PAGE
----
• There’s a core civic educational focus on information literacy so that citizens can better differentiate between truth and falsehoods
    • Citizens are better able to find the information they need to make public choices
    • The cycle of social media mis- or disinformation has been broken (the cycle of social media spreading falsehoods and then other media outlets and politicians magnifying those falsehoods)
    • There are independent fact-checkers for elected officials and candidates
    • There’s a sense of living in a shared reality, a common fact-basis for the society
    • Transparency in the workings of government has raised the level of people’s trust in the government and in society
  • There are better politicians
    • Politicians are doing a better job of representing the broader public interests, not just their particular supporters or base
    • Reforms like getting money out of politics have made politicians more responsive to the will of the people
    • Politicians go through a pre-screening vetting process (like the confirmation process for cabinet positions) that determines eligibility for government office
  • To maximize the influx of new, fresh ideas, the voting age has been lowered and there are age and term limits in government (even for judges)
    • It’s proposed to set an age limit for government figures at 65

 

 

5. Imagine a democratic society that is more egalitarian, empathetic, and cohesive

  • This democracy has gone through a profound shift of values—away from prioritizing financial success and individual wealth to prioritizing the wellbeing of all and recognizing the humanity of all
    • There’s a sense that we are all in this together (we all are “our brother’s keeper”)
    • The society is focused on the equal dignity of each person and is owning up to the fact and legacy of racism
    • Capitalism has been put in its place—in service of the democratic society, and not the other way around
    • Instead of a culture of avoiding or minimizing taxes, there’s a focus on taxation as key to the way a democracy works for and by the people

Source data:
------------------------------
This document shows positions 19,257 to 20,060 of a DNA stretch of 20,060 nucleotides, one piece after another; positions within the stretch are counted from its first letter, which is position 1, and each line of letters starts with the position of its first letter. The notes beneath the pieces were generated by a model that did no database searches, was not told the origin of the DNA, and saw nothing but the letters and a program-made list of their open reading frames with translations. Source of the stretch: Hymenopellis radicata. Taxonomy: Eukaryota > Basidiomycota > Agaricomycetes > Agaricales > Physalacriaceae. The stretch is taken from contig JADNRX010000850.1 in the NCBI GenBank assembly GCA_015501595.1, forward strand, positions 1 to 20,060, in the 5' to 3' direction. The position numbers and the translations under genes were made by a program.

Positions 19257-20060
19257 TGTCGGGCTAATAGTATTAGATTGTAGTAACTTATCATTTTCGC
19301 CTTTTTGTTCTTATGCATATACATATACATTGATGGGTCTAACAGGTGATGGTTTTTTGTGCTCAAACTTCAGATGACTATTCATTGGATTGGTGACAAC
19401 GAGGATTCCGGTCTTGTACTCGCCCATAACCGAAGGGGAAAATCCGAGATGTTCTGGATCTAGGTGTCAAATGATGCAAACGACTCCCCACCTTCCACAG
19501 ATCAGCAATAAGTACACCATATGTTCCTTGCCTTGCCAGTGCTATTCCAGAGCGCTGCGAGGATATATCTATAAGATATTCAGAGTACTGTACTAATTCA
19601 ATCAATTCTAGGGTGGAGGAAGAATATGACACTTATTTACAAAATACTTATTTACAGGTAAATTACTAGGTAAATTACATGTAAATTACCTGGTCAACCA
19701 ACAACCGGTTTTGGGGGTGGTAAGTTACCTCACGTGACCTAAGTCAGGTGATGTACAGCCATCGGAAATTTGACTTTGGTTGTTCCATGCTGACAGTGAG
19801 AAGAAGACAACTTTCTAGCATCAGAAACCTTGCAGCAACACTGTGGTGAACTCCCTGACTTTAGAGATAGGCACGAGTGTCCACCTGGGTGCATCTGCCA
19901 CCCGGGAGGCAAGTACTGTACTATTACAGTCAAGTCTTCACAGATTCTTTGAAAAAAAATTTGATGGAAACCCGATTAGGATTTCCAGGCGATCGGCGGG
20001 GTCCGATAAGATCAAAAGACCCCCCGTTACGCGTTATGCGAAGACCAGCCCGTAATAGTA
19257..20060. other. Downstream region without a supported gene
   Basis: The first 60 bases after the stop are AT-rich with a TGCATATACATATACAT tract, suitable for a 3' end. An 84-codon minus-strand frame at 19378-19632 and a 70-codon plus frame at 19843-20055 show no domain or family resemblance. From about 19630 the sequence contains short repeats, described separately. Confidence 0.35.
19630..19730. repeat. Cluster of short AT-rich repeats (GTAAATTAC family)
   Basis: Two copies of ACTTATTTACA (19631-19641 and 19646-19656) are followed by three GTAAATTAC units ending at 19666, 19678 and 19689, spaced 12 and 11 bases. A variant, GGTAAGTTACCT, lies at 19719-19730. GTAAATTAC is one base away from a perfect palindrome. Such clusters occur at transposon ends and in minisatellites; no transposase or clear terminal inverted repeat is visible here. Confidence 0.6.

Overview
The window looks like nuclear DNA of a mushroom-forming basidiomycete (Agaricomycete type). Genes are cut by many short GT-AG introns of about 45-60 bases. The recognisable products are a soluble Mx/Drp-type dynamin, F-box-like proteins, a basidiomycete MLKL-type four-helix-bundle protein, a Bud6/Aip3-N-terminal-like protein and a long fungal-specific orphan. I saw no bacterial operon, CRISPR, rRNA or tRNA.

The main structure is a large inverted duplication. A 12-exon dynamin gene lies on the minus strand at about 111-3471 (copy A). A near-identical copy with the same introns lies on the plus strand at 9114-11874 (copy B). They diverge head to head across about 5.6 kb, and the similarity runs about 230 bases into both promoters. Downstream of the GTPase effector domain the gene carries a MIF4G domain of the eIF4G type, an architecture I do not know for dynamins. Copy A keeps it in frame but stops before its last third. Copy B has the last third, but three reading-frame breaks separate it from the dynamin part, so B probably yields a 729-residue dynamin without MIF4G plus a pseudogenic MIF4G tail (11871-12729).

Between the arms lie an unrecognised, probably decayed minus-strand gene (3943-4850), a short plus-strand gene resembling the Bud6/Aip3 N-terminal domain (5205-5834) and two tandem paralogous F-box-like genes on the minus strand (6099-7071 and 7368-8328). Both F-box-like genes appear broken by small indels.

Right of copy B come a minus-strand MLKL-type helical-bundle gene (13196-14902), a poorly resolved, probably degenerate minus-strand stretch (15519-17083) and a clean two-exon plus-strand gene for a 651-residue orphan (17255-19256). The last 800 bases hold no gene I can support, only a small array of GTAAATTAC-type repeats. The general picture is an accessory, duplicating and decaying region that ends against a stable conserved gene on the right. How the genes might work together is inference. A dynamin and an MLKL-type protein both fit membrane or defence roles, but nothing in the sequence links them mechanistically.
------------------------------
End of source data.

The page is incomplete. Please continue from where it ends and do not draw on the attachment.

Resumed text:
• There is participatory budgeting through taxation, involving citizens in decisions about where to invest in public needs
    • Instead of celebrating the accumulation of wealth, the culture celebrates how people distribute that wealth to help others meet their needs
    • People report a higher level of happiness
    • This shift was enabled by learning from successful social democracies around the world
  • The society takes an inclusive approach to policymaking, working to include diverse perspectives
    • Education plays a role in introducing multiple perspectives and developing citizens’ capacity to inhabit them
    • Citizens are learning multiple languages to better communicate with each other within the country and to learn from (or together with) others outside the country
    • Technology might be used to broaden perspectives, so people understand what it’s like to be a different person and to inhabit every different role in society (every race, every sex or gender, economic status, etc.)
  • People have learned how to communicate respectfully with each other across their differences, to understand each other, and to collaborate
    • Civic education encourages interactions across groups and teaches the communication skills necessary to collaborate with respect and openness
  • This democracy focuses on instilling ethical norms focused on the common good and social cohesion
    • Ethical leadership replaced the patronage system, where leaders acted out of narrow self-interest, with a system that focuses on enlightened interest in the common good
    • There is a renewed sense of integrity among elected leaders and citizens
    • Social norms focus on civility and mutual respect
    • People have learned to be generous, balancing their desires with a sense of duty to the greater good
    • There is an evolving concept of “we the people” which enables the country to better engage immigrants as new democratic citizens